Hannah ends her first day of work by coming home to Adam (Adam Driver) and talking about how excited she is. Adam reveals that he went out for an acting audition, but failed when he got there and refused to look in the camera. Hannah encourages him to try harder and possibly make effort to get the part. Adam initially went to the audition in order to just see if he could do it.
At work the next day, Hannah is starting to bond with her coworkers. In the snack room, she meets up with the writers, who share some unfortunate news with her. Despite the fact that the job is full of writing, it isn't a fulfilling job creatively. Many of them have been there years and have no way out. Even their ideas have begun to dry up and their creative stories aren't being made as readily. It sends Hannah into a panic, which is only fixed when consulting Joe about the potential to write in the evenings after work.
Left to right: Zosia Mamet and
Evan Jonigkeit

Shoshanna decides to date Parker (Evan Jonigkeit), who is very unintelligent. She forces her opinions of a long term relationship right off the bat. Parker doesn't seem to care, as he claims that he is down to do whatever. Having no choice, Shoshanna decides to start dating him in hopes of the relationship developing to something. During a bout of sex, she tries to establish ground rules, but ends up disagreeing with him so much that the sex becomes something of pity.
Ray and Marnie end up going to lunch together and enjoying each other's company. When the discussion begins to turn towards Marnie's regret to not travelling abroad, Ray launches into a debate about how western medicine is ruining Africa. Marnie calls it racist, but Ray insists that it isn't. The conversation builds into a full-on argument until they are about to walk out on each other. Ray's saving move is to admit that neither of them have anyone else to eat lunch with.
Upon returning home at the end of the day, Hannah discovers that Adam has passed an audition. He is excited and wanting to share all of the hot gossip. However, Hannah's new plan is to write every night before bringing in the outside world. This doesn't go over well, as she immediately falls asleep, having not paid attention to most of what Adam has just said about his recent success.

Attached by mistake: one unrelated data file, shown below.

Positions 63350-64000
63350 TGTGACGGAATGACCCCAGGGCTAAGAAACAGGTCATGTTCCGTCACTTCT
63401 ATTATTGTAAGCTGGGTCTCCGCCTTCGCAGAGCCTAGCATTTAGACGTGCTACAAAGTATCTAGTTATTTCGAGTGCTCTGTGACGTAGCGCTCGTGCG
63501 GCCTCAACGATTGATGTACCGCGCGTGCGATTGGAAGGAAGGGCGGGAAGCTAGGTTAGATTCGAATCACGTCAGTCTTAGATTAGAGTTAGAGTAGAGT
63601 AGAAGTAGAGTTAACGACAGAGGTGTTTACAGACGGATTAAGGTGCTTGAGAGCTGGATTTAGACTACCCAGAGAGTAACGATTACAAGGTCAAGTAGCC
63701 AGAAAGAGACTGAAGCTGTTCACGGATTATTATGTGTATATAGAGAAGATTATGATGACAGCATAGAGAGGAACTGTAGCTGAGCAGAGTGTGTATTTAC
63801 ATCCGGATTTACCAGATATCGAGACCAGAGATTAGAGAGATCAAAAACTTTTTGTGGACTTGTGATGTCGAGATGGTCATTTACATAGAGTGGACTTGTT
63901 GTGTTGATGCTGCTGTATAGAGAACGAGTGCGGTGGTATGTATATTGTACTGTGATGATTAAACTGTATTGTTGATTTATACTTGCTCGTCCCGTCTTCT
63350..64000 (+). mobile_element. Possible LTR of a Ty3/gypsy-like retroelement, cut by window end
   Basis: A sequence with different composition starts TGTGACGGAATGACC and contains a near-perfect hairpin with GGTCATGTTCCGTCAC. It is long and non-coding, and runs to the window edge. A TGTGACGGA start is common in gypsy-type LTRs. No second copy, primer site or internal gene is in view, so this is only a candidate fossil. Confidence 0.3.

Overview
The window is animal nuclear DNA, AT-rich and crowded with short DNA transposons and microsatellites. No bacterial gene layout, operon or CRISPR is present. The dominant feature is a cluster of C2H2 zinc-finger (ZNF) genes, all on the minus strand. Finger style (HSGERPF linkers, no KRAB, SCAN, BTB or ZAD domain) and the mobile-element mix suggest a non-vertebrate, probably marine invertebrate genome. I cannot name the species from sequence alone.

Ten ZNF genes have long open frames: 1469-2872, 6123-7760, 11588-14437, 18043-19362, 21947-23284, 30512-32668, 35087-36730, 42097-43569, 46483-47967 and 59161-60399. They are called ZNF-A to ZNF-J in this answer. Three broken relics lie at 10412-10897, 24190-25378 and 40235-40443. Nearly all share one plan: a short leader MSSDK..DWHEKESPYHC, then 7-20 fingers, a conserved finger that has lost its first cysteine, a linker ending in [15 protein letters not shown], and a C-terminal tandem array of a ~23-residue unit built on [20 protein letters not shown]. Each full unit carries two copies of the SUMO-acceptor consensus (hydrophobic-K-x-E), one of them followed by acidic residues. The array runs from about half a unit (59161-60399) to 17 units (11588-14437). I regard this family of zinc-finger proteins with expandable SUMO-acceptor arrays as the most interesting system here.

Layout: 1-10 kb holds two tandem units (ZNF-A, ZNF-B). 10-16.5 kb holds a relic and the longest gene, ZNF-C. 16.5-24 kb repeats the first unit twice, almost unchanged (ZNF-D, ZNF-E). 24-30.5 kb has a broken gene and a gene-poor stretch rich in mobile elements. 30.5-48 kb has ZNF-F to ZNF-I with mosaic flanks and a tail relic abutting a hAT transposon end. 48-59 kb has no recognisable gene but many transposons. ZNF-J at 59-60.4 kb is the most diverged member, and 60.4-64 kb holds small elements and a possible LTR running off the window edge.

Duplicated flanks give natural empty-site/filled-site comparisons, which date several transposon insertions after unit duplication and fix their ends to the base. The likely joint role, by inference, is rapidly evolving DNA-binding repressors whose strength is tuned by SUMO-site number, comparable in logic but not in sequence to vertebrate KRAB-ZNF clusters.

Rating: 3.5 out of 5

Left to right: Alex Karpovsky and Allison Williams
If this episode has one through-line, it is the idea of being stuck with something you don't like. While Hannah's is more career-based, everyone else seems to have signed on for disastrous relationships. The most notable is Shoshanna, who has been all over the place for the entire season, and things come forward here. She is wanting to live the perfect life with her goals all straightened out. However, because of her lack of experience, she is unable to look at the big picture. She needs to shack up with someone immediately and settles for someone that she even admits is below him. The only question after this is for how long. Ray was a big deal to her and to see him out of her life is quite damaging. She missed out on his success in order to live the wild party life of a college student. The regret is catching up and as present with Parker, it is likely to only get worse. She is a clingy character and even if Parker turns out to be wrong for her, she won't be able to accept it entirely.